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Agent Provocateur co-founder calls investors “fraudulent, negligent and incompetent”

The co-founder of British lingerie brand Agent Provocateur has attacked the private equity backers which bought his business, saying the firm “will never recover” from letting it slide into administration.
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As news emerges of a successful bid from Sports Direct boss Mike Ashley, Joe Corre has gone public with claims that 3i deliberately rejected a £35m offer that would have protected the brand, creditors and 650 jobs.

Corre, who set up Agent Provocateur in 1994 alongside his former wife and is the son of renowned fashion designer Vivienne Westwood, described the proceedings as a “phenomenal stick up” and added: “Just how 3i have decided the right business model is to deliberately road crash the business to wipe out anything owed to creditors or the taxman is quite unbelievable, when a higher offer on the table avoids them taking such action.”

Back in 2007, Corre and his wife, Serena Rees, sold Agent Provocateur to 3i for around £60m – retaining a 20 per cent stake. However, it suffered from falling sales in the luxury end of the high street and in November 3i wrote down the value of its 80 per cent stake by £39m.

According to Corre, who rejected an MBE in 2007 in protest at the UK’s invasion of Iraq, 3i’s decision to allow Agent Provocateur to enter administration is akin to Philip Greens’ behaviour over BHS.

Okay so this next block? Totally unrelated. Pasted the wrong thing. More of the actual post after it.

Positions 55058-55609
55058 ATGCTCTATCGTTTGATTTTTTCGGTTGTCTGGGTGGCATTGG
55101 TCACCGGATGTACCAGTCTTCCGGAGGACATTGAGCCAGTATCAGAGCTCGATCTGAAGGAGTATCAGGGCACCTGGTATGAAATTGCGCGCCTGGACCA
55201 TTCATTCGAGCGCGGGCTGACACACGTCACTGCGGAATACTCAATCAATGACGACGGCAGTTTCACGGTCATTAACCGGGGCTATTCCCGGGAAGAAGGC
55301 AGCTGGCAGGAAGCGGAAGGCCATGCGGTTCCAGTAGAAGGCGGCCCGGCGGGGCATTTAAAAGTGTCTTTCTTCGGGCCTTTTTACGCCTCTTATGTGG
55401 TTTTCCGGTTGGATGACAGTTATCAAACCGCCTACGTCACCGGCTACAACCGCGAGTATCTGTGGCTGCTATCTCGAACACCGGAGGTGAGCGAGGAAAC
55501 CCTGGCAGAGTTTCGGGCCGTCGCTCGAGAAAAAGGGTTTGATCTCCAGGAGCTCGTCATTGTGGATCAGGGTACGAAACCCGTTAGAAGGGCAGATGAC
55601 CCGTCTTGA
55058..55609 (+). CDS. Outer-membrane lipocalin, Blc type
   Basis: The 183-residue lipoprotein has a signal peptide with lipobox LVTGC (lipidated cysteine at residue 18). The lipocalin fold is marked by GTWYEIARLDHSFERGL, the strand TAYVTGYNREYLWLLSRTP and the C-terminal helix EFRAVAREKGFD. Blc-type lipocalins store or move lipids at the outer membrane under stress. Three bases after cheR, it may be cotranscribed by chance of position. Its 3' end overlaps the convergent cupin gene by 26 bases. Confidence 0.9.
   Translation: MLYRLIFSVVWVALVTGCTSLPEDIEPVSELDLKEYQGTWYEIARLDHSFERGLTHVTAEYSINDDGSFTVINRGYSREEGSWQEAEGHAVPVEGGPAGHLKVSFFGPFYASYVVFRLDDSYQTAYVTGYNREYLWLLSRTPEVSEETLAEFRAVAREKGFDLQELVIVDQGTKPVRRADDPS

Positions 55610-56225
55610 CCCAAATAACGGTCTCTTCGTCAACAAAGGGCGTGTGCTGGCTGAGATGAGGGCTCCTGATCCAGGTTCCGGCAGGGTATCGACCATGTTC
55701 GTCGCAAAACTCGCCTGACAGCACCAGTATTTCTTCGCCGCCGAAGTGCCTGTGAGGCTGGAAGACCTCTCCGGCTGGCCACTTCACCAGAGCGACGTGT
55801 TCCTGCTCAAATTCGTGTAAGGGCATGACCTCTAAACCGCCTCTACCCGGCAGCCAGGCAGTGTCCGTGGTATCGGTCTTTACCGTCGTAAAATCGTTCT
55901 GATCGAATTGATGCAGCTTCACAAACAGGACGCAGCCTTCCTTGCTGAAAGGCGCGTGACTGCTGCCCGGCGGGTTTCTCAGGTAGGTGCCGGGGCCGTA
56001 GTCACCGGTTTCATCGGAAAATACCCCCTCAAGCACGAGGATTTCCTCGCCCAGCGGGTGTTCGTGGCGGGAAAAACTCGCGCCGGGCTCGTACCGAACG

Speaking before the deal with Sports Direct and Ashely was confirmed, Corre railed: “If this preposterous deal goes ahead with Mike Ashley, 3i and their partners are going to face a phenomenal swathe of litigation actions. 3i’s reputation is going to be left it tatters. I don’t think they will ever recover from this.”

The move by Sports Direct to acquire the lingerie brand out of administration follows a number of other similar deals involving distressed companies. In 2013, it bought fashion chain Republic after it suffered a similar fate, while in 2012 Firetrap and Full Circle were rescued from administration.

Ashley has bought Agent Provocateur in a pre-pack deal – meaning he gets assets of the business but does not assume liabilities like debt and any pension deficit.

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Hunter Ruthven

Hunter Ruthven is the editor of Real Business. He is also the editor of Business Advice, a title focused solely on a section of the business community currently underserved – micro companies. Alongside this, he is part of the team that hosts the Growing Business Awards, First Women Awards and Future 50 initiative.

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